Hybrid Workplaces Or Hackers’ Paradise?

“In the earliest days of the pandemic, the FBI reported almost 4000 new cybersecurity complaints per day.”

The Covid-19 global pandemic has provided the perfect opportunity. As the world reels between office and work from home, hackers are setting up traps in the transition from conducting corporate espionage to insurance fraud. The pandemic has exposed corporations to hacking due to the transition of the work environment. In the earliest days of the pandemic, the Federal Bureau of Investigation reported almost 4000 new cybersecurity complaints per day, this is a 400% increase in previous levels. The World Economic Forum estimates that at the start of the pandemic hacking went up by almost 238%. Finance and Healthcare have been primary targets of cybersecurity attacks. The security of a corporation against such attacks is so extensive that in turn can become expensive very soon, measuring up to $18.3 million per company. 

The change in the workplace environment from offices to homes has left the data exposed at endpoints or completely. Unsecured WiFi networks, home networks, lack of security controls like firewalls and antimalware software can also be a distinct advantage to an information thief. The immobility of office hardware and the mobility of laptops with access to company networks through secured connections or other computer accessing devices presents a unique threat. 

Cybersecurity has to provide a blanket cover to protect the data of businesses. Not only data but also networks have to be secure including wifi connections. For example- Virtual meeting rooms need to be secured too. Malware can be inserted through any point in a network. The backdoor to malware entry can be phishing operations, lack of endpoint protections, or just laziness of employees. There has to be a change in the approach of a company towards cybersecurity. It is not really a technical problem anymore, it can be an organisational and operational problem threatening the whole firm.

Zero trust

To ensure cloud-based security firms need to approach cybersecurity with a Zero Trust architecture framework. It means that no implicit trust is granted to the assets or users based on their physical or network location. The main focus of zero trust is multifactor authentication. Currently working on two-factor authentication, company’s are trying to involve three-factor authentication to add another layer of security.

Make networks bulletproof

Corporates can be made bulletproof by securing the network and the endpoints. The hybrid environments mean that employees can access the network from any place. That means extra efforts in protecting networks in a dispersed activity should be a high priority task. There can be several options for ensuring endpoint security.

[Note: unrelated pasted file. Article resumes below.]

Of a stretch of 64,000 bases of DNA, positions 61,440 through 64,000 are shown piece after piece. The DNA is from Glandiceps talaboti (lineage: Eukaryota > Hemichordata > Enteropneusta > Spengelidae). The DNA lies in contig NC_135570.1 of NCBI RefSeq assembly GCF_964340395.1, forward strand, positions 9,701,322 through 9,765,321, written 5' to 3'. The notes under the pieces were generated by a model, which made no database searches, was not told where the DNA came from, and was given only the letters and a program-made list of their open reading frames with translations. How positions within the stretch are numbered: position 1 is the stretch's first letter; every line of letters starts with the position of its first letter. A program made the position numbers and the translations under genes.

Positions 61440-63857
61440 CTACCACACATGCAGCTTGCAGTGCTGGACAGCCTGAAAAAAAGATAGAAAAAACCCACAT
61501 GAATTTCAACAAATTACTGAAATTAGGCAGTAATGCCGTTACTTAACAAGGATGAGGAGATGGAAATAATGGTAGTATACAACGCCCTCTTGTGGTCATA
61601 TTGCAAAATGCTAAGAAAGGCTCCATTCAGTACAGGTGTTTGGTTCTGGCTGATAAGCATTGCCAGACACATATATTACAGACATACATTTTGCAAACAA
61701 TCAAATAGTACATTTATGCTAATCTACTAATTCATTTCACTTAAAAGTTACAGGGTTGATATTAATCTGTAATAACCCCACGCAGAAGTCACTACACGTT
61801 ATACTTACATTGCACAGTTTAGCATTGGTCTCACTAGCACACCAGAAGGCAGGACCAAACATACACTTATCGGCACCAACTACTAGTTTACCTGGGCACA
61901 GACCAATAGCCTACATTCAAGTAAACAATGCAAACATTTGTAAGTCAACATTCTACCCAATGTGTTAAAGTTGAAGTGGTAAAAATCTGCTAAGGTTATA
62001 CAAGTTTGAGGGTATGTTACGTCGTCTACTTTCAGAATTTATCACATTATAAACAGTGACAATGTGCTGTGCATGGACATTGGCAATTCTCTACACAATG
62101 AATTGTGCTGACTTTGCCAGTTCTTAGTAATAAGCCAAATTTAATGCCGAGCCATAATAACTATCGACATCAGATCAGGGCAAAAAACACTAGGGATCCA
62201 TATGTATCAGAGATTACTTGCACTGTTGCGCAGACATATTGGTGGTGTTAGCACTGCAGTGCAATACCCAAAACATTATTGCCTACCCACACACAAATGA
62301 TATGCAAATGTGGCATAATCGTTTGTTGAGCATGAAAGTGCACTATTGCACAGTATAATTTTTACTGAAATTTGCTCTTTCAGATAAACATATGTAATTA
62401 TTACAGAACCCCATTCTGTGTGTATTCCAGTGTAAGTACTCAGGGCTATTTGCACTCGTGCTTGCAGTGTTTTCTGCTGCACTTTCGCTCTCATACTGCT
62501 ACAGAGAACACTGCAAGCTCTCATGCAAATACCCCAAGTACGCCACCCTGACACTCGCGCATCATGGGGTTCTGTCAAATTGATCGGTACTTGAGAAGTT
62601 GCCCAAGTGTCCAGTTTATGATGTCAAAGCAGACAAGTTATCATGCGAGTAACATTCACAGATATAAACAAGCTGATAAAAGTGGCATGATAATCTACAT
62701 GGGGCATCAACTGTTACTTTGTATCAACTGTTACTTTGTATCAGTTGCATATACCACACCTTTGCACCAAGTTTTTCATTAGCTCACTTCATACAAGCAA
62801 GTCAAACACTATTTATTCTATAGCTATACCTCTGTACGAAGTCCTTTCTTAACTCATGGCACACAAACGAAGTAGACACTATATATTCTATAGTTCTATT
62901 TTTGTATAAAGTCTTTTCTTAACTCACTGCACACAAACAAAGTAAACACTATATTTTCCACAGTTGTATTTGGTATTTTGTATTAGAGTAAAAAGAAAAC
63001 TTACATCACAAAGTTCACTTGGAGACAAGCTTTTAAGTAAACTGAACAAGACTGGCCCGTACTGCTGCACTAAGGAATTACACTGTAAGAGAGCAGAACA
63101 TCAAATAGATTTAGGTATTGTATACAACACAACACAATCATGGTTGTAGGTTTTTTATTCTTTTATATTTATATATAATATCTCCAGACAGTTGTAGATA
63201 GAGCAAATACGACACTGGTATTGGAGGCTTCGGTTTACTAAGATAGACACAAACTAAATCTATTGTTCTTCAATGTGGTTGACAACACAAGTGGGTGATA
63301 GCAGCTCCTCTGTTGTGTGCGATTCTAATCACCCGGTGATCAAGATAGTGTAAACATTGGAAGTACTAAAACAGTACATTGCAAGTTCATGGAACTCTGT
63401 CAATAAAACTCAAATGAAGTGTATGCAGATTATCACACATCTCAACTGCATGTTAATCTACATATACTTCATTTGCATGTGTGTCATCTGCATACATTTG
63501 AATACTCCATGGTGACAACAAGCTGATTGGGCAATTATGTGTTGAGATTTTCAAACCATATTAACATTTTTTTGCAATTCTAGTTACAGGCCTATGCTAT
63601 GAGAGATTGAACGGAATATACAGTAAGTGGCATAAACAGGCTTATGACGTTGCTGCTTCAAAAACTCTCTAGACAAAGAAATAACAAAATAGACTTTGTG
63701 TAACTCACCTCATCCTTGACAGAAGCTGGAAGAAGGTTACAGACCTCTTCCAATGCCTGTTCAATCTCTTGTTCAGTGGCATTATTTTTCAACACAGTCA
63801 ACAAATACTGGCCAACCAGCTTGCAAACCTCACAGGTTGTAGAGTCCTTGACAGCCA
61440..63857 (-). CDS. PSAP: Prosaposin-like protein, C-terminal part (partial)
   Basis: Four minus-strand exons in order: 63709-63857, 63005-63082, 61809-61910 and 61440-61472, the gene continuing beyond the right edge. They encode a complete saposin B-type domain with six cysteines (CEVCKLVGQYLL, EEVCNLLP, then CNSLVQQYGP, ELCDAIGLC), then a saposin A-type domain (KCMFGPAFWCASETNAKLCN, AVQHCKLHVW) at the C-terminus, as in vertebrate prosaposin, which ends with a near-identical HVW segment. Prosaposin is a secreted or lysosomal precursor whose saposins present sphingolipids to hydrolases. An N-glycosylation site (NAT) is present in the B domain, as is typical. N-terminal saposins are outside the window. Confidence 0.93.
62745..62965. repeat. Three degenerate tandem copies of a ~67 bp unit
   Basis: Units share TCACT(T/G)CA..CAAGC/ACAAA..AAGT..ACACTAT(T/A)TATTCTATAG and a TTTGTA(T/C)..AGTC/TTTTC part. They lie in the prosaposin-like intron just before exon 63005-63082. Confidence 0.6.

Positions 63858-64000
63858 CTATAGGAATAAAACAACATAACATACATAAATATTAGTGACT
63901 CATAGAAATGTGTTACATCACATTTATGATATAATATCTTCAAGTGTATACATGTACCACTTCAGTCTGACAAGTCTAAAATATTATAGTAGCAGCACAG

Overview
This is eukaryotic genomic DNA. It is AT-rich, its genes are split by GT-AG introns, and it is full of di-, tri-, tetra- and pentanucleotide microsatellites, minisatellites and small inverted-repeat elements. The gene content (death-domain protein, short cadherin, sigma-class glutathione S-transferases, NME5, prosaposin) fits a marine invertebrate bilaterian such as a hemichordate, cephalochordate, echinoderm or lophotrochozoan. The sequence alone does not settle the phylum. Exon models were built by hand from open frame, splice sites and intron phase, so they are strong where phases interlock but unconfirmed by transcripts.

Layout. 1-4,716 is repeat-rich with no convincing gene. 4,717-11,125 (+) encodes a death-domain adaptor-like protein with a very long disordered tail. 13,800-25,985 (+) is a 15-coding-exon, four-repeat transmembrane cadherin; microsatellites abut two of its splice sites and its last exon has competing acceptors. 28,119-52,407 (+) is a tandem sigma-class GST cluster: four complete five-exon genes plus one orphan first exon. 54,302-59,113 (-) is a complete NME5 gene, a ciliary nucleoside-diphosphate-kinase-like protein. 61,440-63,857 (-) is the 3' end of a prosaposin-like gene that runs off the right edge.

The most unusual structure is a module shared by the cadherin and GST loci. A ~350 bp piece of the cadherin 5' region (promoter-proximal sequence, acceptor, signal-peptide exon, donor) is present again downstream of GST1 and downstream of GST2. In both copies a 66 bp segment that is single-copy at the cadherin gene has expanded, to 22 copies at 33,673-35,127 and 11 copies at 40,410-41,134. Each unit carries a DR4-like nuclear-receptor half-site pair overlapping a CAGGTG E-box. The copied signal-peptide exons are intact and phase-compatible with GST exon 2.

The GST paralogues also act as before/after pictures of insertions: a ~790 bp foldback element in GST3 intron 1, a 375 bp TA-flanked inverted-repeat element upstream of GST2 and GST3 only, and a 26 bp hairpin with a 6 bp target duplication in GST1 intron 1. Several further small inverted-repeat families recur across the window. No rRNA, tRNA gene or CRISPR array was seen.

The first option is to collect all data about endpoints and analyze it for threats, typically with the help of state of the art AI and ML tools. It would allow not just monitoring the network but also monitoring all endpoints communicating within the network. The second option is to monitor and collect data in real-time to detect threats, analyze it to detect threat patterns, and respond immediately to any threats by isolating the endpoint and removing the threat.

Employee training

Any network will be vulnerable to hacking and malware unless the user is aware of the ways to protect it. Employees need to be trained in protecting their systems from malware. They need to have been trained on phishing simulations, as well as the constant updates on the best practices for security risk management, that are essential to counter threats. 

Dos and Don’ts

  • Avoid using free, unsecured Wifi for work or on work computers and even for logging into work. Invest in Wifi protection. 
  • Beware of Phishing malware. Don’t click on pop-up ads on a work computer.
  • Avoid unsecured sites or sites that you are not fully aware of on your work computer.
  • Do not install any software that comes in as installment through emails. It can be a very serious threat to your computer.
  • Don’t allow anyone else to use your computer or other devices to bring home from work.
  • Use only company-approved software to share files and refrain from using your personal email or any third-party software and services.
  • Turn off remembering the password when you log out of company information systems and applications from personal devices.
  • Ensure logging out remote sessions automatically after a specified period of inactivity and they require re-authentication to gain access.

Proprietary corporate data is being accessed through laptops and home computers that may not have the appropriate firewall and security as office setups. There needs to be an investment in the sector along with knowledge dissemination to counter the threat that looms over all of us.

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Meenal Sharma
I am a journalism undergrad who loves playing basketball and writing about finance and technology. I believe in the power of words.

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